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Sea Surface Temperature, Salinity and Density


Sea Surface Temperature

The oceans of the world are heated at the surface by the sun, and this heating is uneven for many reasons. The Earth's axial rotation, revolution about the sun, and tilt all play a role, as do the wind-driven ocean surface currents. The first animation in this group shows the long-term average sea surface temperature, with red and yellow depicting warmer waters and blue depicting colder waters. The most obvious feature of this temperature map is the variation of the temperature by latitude, from the warm region along the equator to the cold regions near the poles. Another visible feature is the cooler regions just off the western coasts of North America, South America, and Africa. On these coasts, winds blow from land to ocean and push the warm water away from the coast, allowing cooler water to rise up from deeper in the ocean.


An animation of average Sea Surface Temperature on a globe.    An animation of average Sea Surface Temperature on a globe.
Duration: 60.0 seconds
Available formats:
  1920x1080 (30 fps) MPEG-4   152 MB
  1280x720 (30 fps) MPEG-4   89 MB
  512x288 (30 fps) MPEG-1   10 MB
  1920x1080 (60 fps) Frames (SST)
  1920x1080 (30 fps) Frames (SST)
  320x180     PNG           33 KB
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Global map of average Sea Surface Temperature (SST).    Global map of average Sea Surface Temperature (SST).

Available formats:
  8000 x 4000     TIFF     27 MB
  4000 x 2000     TIFF       7 MB
  2000 x 1000     TIFF       2 MB

This product is available through our Web Map Service.   Click here to learn more.



Sea Surface Temperature color scale
   Sea Surface Temperature color scale

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  1000 x 500       TIFF   210 KB
  500 x 250         TIFF     86 KB
  320 x 90           PNG       10 KB


Sea Surface Salinity

The heat of the sun also forces evaporation at the ocean's surface, which puts water vapor into the atmosphere but leaves minerals and salts behind, keeping the ocean salty. The salinity of the ocean also varies from place to place, because evaporation varies based on the sea surface temperature and wind, rivers and rain storms inject fresh water into the ocean, and melting or freezing sea ice affects the salinity of polar waters. The second animation in this group shows the long term average sea surface salinity, where white regions have the highest salinity and dark regions the lowest. Notice the higher salinity in the Atlantic, due partly to salty water coming from the Mediterranean, and the lower salinity at the mouths of major rivers.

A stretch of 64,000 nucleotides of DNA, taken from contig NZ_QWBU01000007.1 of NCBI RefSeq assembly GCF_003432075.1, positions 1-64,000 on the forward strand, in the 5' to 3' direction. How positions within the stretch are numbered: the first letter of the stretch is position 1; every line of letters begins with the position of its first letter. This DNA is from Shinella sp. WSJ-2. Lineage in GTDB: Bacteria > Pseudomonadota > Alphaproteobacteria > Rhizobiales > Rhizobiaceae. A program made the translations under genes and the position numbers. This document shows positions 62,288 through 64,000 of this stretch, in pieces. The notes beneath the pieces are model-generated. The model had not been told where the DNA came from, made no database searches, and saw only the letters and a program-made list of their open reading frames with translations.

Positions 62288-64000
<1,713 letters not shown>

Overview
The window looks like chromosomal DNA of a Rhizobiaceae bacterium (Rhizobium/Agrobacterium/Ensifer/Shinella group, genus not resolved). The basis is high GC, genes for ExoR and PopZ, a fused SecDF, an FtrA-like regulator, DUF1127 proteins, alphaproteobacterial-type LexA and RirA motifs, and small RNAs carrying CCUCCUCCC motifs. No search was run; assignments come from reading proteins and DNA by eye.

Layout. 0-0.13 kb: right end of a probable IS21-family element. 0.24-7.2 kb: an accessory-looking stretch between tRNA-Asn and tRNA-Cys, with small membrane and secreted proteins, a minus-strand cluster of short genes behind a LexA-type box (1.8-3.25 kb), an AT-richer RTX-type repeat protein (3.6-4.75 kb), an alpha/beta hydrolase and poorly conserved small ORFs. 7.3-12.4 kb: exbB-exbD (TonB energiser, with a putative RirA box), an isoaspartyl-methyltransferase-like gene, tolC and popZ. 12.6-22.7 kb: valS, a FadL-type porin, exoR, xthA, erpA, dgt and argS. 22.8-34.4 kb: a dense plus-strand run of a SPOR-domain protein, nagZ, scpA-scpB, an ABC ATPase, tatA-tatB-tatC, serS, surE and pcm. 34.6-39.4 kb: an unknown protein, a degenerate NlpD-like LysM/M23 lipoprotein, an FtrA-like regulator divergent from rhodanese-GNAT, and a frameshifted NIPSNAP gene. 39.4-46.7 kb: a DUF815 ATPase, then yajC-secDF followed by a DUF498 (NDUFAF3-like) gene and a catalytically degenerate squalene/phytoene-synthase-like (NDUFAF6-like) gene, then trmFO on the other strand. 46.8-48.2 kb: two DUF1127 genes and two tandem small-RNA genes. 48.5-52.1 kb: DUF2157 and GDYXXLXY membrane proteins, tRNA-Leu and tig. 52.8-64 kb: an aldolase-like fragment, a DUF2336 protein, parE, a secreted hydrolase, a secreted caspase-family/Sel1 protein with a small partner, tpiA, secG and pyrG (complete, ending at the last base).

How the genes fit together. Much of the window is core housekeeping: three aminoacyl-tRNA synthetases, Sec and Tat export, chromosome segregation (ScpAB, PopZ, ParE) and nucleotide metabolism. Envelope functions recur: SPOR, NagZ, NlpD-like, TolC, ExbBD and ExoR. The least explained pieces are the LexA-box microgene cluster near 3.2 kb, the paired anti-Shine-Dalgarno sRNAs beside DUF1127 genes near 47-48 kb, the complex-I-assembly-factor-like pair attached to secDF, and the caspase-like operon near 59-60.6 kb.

An animation of average Sea Surface Salinity on a globe.    An animation of average Sea Surface Salinity on a globe.
Duration: 60.0 seconds
Available formats:
  1920x1080 (30 fps) MPEG-4   133 MB
  1280x720 (30 fps) MPEG-4   77 MB
  512x288 (30 fps) MPEG-1   7 MB
  1920x1080 (60 fps) Frames (SSS)
  1920x1080 (30 fps) Frames (SSS)
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Global map of average Sea Surface Salinity (SSS).    Global map of average Sea Surface Salinity (SSS).

Available formats:
  8000 x 4000     TIFF     28 MB
  4000 x 2000     TIFF       7 MB
  2000 x 1000     TIFF       1 MB

This product is available through our Web Map Service.   Click here to learn more.



Sea Surface Salinity color scale
   Sea Surface Salinity color scale

Available formats:
  1000 x 500       TIFF   210 KB
  500 x 250         TIFF     82 KB
  320 x 90           PNG       10 KB


Sea Surface Density

The average density of sea surface water can be calculated from the average sea surface temperature and salinity using the state equation for seawater. The third animation shows the long term average sea surface density, with light blue regions having the least density and dark blue regions having the greatest density. The sea surface density variations are actually very small, less than 3% overall, but the variation is very important. There are three stable, dense regions in the ocean's surface, one in the sea around Iceland, Greenland, and Scandinavia and the other two near or under major Antarctic ice shelves. In these regions, the surface water becomes dense enough to sink and join the deep ocean currents. In fact, this sinking is thought to drive these deep currents as part of a system called the Thermohaline Circulation (see the animation The Thermohaline Circulation - The Great Ocean Conveyor Belt). This circulation has a strong effect on the Earth's climate, influencing the Gulf Stream, El Niño events, and both past and future Climate Shifts.